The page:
5

The Content-Length response header is often expensive to generate for a just HEAD request (e.g. when dealing with dynamically generated resources), but may be essentially "free" after doing the work needed to generate a GET response body.

When it is reasonable to provide a Content-Length (instead of a chunked response) when responding to a GET request, yet unreasonable or slow to calculate the Content-Length for the corresponding HEAD request, is it permissible for the HEAD response to:

  • Omit the Content-Length header altogether?
  • Respond with Transfer-Encoding: chunked even though GET response would have a Content-Length?

The relevant W3C specification indicates that a HEAD request "SHOULD" (not "MUST") respond with identical headers; is the cleanliness and, admittedly often minor, total transfer size savings of using Content-Length in the GET response worth violating the aforementioned "SHOULD" in the case of HEAD, or is the only reasonable choice to have both responses send a Transfer-Encoding: chunked header?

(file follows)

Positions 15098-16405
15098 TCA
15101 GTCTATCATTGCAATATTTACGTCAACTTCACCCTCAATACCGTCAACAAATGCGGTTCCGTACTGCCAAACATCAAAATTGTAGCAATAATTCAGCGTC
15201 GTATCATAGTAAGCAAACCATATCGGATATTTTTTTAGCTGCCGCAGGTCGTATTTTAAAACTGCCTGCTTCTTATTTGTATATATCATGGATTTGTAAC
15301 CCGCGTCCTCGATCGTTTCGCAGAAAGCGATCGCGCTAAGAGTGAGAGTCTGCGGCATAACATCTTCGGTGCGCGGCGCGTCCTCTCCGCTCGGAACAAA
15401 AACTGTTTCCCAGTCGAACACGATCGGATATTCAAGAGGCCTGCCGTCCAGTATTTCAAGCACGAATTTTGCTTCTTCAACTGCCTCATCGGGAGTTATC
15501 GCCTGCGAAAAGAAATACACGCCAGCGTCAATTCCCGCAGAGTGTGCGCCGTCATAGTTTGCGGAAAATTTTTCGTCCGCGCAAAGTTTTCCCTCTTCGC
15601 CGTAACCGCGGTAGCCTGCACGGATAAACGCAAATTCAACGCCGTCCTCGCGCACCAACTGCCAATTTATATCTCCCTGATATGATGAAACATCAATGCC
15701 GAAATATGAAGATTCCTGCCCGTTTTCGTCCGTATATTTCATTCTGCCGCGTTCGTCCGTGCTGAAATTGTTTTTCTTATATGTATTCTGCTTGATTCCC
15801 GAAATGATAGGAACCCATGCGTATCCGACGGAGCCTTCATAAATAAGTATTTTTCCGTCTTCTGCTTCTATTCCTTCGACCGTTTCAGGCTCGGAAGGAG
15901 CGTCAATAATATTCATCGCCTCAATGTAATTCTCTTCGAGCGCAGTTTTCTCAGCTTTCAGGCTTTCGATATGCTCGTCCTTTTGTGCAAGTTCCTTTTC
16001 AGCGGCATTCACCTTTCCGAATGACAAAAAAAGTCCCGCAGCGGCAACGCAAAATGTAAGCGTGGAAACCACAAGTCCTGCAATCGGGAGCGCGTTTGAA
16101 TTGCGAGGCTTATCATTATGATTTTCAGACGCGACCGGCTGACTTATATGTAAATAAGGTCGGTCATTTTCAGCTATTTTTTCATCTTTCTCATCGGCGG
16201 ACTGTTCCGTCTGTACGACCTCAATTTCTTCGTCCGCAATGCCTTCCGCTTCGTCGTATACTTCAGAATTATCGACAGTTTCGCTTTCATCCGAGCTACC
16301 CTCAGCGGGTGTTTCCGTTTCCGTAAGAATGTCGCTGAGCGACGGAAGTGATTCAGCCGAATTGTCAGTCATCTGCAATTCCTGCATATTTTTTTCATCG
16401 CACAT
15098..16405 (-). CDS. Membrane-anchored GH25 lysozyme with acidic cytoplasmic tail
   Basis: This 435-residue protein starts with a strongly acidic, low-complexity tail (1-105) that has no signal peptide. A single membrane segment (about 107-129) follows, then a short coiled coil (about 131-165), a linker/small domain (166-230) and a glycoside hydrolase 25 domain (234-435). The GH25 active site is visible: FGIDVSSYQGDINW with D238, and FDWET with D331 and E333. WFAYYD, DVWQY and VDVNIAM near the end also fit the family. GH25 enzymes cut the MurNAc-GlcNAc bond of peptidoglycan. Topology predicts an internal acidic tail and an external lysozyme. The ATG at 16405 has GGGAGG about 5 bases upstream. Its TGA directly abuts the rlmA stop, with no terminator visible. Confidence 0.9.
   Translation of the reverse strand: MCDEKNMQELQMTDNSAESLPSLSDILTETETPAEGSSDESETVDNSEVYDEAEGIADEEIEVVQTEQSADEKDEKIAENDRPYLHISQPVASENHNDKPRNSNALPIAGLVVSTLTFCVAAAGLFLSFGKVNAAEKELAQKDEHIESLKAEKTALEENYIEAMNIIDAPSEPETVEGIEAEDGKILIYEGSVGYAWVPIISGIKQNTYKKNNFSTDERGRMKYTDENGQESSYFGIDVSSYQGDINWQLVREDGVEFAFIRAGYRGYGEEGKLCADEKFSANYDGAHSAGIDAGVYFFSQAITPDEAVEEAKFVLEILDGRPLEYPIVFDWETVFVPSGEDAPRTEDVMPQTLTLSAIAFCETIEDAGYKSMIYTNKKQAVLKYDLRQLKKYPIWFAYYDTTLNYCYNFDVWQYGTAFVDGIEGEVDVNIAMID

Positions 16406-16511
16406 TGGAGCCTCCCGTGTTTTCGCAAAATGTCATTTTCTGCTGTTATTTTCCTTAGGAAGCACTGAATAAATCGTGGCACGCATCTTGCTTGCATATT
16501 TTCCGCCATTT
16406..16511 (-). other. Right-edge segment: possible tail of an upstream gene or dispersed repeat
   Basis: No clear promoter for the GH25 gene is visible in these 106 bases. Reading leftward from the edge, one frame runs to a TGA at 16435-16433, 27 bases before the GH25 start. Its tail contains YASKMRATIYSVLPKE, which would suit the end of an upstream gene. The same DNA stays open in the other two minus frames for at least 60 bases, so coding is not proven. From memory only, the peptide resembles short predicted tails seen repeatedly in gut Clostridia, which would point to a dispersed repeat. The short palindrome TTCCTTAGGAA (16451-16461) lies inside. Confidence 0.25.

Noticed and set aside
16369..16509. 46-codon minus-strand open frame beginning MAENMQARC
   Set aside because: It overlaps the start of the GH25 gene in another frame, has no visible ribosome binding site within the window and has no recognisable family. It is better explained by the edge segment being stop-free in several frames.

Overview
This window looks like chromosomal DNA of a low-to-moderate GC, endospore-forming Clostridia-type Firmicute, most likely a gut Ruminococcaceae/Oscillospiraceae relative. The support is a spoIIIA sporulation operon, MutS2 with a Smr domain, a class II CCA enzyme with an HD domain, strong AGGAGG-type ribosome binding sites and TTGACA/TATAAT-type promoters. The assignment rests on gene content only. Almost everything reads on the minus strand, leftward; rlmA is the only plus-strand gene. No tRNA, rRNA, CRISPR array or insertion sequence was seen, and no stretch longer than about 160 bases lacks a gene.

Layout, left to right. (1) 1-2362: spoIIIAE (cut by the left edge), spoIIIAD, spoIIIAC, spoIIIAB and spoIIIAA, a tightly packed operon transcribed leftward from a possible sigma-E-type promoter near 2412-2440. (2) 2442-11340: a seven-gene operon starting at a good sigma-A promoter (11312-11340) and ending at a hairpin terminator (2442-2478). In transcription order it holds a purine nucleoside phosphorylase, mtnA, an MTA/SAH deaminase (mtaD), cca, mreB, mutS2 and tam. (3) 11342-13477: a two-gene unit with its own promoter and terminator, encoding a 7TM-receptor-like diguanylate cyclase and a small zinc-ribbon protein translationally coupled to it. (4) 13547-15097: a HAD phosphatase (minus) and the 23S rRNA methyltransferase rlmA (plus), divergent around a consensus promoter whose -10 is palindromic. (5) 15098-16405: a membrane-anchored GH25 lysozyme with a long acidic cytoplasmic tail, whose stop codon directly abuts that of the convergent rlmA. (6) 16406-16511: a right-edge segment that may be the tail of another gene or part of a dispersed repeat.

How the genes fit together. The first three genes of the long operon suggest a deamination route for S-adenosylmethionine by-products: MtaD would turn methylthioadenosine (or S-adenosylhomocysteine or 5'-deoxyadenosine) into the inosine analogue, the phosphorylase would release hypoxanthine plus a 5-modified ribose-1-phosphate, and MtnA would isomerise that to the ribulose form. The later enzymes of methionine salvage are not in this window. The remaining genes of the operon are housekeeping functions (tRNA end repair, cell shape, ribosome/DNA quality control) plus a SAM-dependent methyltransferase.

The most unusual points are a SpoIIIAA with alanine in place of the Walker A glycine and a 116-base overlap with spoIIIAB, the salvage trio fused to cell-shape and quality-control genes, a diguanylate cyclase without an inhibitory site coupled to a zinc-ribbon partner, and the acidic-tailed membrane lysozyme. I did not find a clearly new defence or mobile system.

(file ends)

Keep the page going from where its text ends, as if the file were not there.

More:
• W3C specs generally don't consider conputational or other resource limitations. The real world is not so forgiving. IMO, it's ok to break spec in order to provide a better experience for the end-user. – pieman72 Jan 9 '15 at 23:25
4

Thanks to a tip from @julian-reschke, rfc-7231 indicates that:

The server SHOULD send the same header fields in response to a HEAD request as it would have sent if the request had been a GET, except that the payload header fields (Section 3.3) MAY be omitted.

Per section 3.3 of that same document, the payload header fields consist of:

  • Content-Length
  • Content-Range
  • Trailer
  • Transfer-Encoding
| improve this answer | |

Your Answer

By clicking “Post Your Answer”, you agree to our terms of service, privacy policy and cookie policy

Not the answer you're looking for? Browse other questions tagged or ask your own question.